A New Creation

Christianity always was an inside-out proposition. We have tried over the centuries to reverse this reality, to conform Jesus’ revolutionary ideas back to religion proper; to nullify the New Testament; to undo the Reformation. But alas, the scandal of grace-through-faith continues to prevail.

Jesus’ redemption is offensively simple. Seems we want it to be harder, more complicated, more burdensome. If it’s free, how can it be good? Like that one U2 record the band gave away free to the world that just appeared eerily on your phone one morning, grace can be off-putting if we’re honest. Can we accept it if we didn’t have to earn it?

The Good News

Truth is, some of us feel like we have to have been a part of the work. Our sense of our own centrality can make us need to be somehow involved in something so meaningful if it is to be accepted. We want to be received because we made some progress, gained some ground, did something good.

The truth at the heart of God’s good news is that we didn’t, and we can’t. But God can, and he did. He loves us more than he hates our sin, so he satisfied his own sense of justice in an unimaginably selfless way. And in so doing, he made a way for us to be united with him before we get even one religious thing down.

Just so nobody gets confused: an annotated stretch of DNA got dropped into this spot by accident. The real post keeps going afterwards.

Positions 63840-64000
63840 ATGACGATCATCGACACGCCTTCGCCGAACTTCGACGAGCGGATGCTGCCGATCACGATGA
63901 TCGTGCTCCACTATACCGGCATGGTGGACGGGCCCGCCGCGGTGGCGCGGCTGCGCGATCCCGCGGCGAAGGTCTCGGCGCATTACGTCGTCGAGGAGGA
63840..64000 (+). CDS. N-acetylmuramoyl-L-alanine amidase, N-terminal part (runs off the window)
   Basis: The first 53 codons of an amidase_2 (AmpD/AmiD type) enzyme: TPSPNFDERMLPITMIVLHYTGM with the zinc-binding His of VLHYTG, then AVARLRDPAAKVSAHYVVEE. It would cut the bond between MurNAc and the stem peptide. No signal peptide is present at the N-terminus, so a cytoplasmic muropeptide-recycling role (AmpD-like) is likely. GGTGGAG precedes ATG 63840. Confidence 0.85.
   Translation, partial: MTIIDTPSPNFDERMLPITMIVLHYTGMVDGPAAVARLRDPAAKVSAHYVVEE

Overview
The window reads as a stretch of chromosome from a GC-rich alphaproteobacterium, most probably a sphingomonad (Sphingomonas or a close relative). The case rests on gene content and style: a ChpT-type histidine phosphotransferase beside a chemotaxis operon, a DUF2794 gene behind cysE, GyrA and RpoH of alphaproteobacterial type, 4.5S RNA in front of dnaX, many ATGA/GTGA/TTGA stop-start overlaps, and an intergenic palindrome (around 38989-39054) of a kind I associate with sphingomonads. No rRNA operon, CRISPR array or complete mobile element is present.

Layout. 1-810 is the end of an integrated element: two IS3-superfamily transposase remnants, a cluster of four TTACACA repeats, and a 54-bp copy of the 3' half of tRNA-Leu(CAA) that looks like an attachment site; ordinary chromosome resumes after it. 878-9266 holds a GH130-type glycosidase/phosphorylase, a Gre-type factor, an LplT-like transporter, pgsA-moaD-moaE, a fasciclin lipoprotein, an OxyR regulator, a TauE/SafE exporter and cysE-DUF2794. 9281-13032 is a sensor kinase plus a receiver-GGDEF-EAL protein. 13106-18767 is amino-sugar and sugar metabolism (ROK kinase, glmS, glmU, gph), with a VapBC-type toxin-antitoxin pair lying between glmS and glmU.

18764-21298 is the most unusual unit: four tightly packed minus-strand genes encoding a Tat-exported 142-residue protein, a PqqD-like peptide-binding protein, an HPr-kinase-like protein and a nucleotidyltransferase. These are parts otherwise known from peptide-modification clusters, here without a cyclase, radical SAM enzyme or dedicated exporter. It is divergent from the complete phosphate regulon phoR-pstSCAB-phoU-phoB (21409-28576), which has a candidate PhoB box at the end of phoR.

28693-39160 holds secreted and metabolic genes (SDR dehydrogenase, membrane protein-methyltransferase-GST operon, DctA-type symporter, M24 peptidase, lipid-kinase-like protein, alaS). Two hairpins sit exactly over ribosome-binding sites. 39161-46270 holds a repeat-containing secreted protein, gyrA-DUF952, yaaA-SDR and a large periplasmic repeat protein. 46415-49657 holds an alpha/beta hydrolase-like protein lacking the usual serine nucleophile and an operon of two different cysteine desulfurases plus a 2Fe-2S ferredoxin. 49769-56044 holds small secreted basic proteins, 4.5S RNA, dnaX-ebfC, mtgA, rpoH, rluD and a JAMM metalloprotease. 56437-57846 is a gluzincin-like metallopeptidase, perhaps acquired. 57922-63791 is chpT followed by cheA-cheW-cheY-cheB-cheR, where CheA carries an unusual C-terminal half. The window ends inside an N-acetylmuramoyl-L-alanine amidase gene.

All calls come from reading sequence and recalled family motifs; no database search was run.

A New Creation 

Paul writes about this: “Therefore if anyone is in Christ, he is a new creation. The old has passed away; behold, the new has come. All this is from God, who through Christ reconciled us to himself…” (2 Corinthians 5:17–18).

That is what we acknowledge and celebrate together with the sacrament of baptism. The simple decision to surrender to Jesus receives reconciliation in full upfront. We’re new creations all at once, not incrementally over time as we get religion right. In a flash. In an instant. Once and forever, the old is gone and the new has come!

By |2018-11-01T16:55:19-06:00November 7th, 2017|Devotionals, Sermon Series|